various/Andrew Ross, ed.
TODAY MY CLOTHING runs the gamut of innocuous Minnesota summerwear: cutoffs (Levi's), and a T-shirt (Tweeds), with some Calvin Klein in there somewhere. More than a turn-on, this little foray into "What are you wearing" is the requisite first question that NYU cultural-studies guru Andrew Ross forgets to ask in No Sweat: Fashion, Free Trade, and the Rights of Garment Workers. Such a personal line of investigation would likely implicate Ross (and me) in the middle of the gross human-rights violations of the American garment industry. The absence of it allows this substantial and wrenching (if not also pedantic and spotty) collection of essays to remain at a safe distance from all that it purports to criticize and care about.
Taken as a whole, No Sweat documents a culture of disposable people. This cycle begins with the international free-trade zones established by the U.S. government that set an automatic precedent for privatized, unregulated labor. The maquilladora shops that follow--located in ever-cheaper locales--depend on a plentiful labor force willing to work for as little as 29 cents a day. Such willingness comes from the knowledge that better options have been made unavailable in debilitated local economies, and from an understanding that to protest is to be fired.
No Sweat's contributors, including labor unionists, industry advocates, journalists, academics, and one garment worker, restage the economic and political environment of the 1980s that led companies to contract business out to countries eager to provide labor at the lowest prices. The writers address other facets of the garment industry in a global economy as well: how Disney's Haitian factories guarantee and enforce starvation wages while workers battle locked bathrooms, sexual harassment, and an impossibly high cost of living; and how immigrant slave labor in California is made commonplace by the practice of piecework pay, and the constant threat of the I.N.S. But even No Sweat's comprehensive cynicism can't begin to make sense of an abhorrent ad like the following, placed in a U.S. trade journal: "Rosa Martinez produces apparel for U.S. markets on her sewing machine in El Salvador. You can hire her for 33 cents an hour. Rosa is more than just colorful. She and her co-workers are known for their industriousness, reliability, and quick learning. They make El Salvador one of the best buys."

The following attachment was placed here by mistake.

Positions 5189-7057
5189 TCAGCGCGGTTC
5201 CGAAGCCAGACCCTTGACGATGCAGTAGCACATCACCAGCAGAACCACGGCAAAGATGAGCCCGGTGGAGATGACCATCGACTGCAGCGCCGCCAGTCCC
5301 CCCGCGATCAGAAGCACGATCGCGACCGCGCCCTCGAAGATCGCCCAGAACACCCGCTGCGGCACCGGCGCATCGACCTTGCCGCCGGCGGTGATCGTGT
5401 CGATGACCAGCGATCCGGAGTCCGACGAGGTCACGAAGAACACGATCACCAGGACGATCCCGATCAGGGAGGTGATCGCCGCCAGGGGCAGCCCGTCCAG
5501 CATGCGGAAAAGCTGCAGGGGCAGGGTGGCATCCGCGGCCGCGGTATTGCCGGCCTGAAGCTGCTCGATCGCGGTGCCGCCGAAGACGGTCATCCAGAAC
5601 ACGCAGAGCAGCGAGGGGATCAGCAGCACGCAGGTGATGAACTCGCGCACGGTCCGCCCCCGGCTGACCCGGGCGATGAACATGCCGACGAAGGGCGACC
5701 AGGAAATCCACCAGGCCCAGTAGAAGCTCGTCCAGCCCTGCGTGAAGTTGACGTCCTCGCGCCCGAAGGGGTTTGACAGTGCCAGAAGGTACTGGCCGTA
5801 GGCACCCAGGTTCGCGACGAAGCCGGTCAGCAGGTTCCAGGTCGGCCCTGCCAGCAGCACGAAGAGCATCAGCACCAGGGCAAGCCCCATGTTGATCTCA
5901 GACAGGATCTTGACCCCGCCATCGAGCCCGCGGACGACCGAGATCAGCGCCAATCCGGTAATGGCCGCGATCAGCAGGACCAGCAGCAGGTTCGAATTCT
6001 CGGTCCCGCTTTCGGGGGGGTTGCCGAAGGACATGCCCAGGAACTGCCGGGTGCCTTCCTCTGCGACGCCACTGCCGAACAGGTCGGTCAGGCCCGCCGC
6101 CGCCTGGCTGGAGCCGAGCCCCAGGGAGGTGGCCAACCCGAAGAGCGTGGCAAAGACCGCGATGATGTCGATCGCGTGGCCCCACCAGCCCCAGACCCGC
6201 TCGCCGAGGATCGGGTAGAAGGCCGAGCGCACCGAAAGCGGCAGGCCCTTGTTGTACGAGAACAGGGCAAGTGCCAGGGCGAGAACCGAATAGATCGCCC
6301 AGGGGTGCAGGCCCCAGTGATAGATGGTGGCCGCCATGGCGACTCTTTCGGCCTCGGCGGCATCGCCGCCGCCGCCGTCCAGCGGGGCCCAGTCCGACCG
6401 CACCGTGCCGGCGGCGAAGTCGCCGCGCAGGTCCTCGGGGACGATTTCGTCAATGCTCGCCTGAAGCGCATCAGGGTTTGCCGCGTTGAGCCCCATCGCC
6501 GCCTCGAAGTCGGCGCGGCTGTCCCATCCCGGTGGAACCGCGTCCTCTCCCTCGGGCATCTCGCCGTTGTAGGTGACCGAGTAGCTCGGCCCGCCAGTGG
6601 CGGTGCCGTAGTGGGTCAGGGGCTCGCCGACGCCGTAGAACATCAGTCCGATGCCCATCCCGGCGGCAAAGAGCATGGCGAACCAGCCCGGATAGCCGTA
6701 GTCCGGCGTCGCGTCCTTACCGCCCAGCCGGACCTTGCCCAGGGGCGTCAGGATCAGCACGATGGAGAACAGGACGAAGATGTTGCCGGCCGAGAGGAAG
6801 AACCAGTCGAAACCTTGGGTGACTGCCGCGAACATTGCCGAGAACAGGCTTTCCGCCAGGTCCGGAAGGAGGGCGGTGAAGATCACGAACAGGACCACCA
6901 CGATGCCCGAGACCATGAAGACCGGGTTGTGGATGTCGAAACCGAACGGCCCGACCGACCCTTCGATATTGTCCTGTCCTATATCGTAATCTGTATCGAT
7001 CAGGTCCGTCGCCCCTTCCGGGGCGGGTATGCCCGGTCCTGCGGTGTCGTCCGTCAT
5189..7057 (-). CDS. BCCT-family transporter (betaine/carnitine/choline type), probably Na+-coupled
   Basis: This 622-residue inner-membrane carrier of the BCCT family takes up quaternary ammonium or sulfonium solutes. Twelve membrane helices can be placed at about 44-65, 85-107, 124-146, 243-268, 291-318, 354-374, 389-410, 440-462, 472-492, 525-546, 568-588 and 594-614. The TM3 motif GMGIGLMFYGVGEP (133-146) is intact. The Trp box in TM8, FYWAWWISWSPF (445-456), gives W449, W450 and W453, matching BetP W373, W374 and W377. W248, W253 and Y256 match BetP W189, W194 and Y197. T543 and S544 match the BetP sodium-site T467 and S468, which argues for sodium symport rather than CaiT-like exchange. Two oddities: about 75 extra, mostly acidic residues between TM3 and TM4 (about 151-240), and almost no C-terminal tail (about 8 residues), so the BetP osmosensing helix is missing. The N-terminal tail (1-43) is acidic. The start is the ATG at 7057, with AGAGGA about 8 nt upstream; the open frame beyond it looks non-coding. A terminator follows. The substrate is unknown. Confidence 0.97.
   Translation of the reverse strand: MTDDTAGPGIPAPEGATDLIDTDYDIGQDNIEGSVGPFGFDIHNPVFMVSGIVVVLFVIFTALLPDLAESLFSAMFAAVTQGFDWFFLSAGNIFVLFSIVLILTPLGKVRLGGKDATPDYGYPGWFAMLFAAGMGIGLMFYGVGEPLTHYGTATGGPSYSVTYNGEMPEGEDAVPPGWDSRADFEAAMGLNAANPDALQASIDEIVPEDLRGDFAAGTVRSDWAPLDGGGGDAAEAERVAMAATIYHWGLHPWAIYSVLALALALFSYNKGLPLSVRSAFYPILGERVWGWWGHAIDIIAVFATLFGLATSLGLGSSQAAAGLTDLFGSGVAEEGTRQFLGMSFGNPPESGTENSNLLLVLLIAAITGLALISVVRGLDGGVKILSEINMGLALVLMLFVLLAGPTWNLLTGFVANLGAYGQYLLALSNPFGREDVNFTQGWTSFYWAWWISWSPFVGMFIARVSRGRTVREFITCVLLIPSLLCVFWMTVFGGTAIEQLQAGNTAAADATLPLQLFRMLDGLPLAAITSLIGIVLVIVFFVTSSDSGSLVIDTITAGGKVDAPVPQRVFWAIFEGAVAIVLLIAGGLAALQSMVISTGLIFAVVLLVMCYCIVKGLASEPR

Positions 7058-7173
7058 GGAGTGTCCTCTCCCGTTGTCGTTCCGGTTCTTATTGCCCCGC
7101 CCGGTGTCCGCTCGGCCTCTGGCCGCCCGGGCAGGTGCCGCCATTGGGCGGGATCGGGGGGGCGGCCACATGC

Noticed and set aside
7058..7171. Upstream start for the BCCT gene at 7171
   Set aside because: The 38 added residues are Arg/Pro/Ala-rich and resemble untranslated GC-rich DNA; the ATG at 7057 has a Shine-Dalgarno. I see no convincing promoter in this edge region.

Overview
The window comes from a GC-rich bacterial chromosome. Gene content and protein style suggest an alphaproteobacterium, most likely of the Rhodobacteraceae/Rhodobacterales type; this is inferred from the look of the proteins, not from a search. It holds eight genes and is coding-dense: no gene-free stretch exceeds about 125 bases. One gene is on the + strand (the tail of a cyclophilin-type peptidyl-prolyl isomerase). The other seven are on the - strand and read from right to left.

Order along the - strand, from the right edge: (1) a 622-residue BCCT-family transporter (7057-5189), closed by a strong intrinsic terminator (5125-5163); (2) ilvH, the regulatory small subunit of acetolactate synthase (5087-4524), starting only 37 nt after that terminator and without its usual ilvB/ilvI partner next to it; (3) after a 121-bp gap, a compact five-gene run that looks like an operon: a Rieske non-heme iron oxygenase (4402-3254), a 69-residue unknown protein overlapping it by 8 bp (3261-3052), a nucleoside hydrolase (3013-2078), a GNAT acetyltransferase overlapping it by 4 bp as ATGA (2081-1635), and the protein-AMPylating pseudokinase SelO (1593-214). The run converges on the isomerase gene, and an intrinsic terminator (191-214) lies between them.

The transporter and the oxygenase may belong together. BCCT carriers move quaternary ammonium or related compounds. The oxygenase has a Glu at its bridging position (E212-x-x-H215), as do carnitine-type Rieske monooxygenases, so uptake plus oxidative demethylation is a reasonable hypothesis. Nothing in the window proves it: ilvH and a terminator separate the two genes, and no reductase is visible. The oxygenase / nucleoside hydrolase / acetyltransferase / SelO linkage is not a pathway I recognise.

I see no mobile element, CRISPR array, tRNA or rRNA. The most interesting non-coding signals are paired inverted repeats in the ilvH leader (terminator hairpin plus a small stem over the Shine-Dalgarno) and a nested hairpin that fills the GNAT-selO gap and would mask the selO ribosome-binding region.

The information is harrowing, but the essays are often sensationalistic, and at times badly written. No Sweat begins by taking a cue from Cynthia Enloe's stunning reportage and analysis in her 1990 Bananas, Beaches, and Bases: Making Feminist Sense of International Politics, but degenerates into a witless Routledge culture reader. The last third of the collection is devoted to a misguided analysis of the aesthetic politics of fashion rather than of the economics and politics of the industry's workers. And Ross, too timid even to consider the word feminism in his introduction to a book primarily about female workers, doesn't ever 'fess-up to his own predilection for black suits by Commes des Garcon.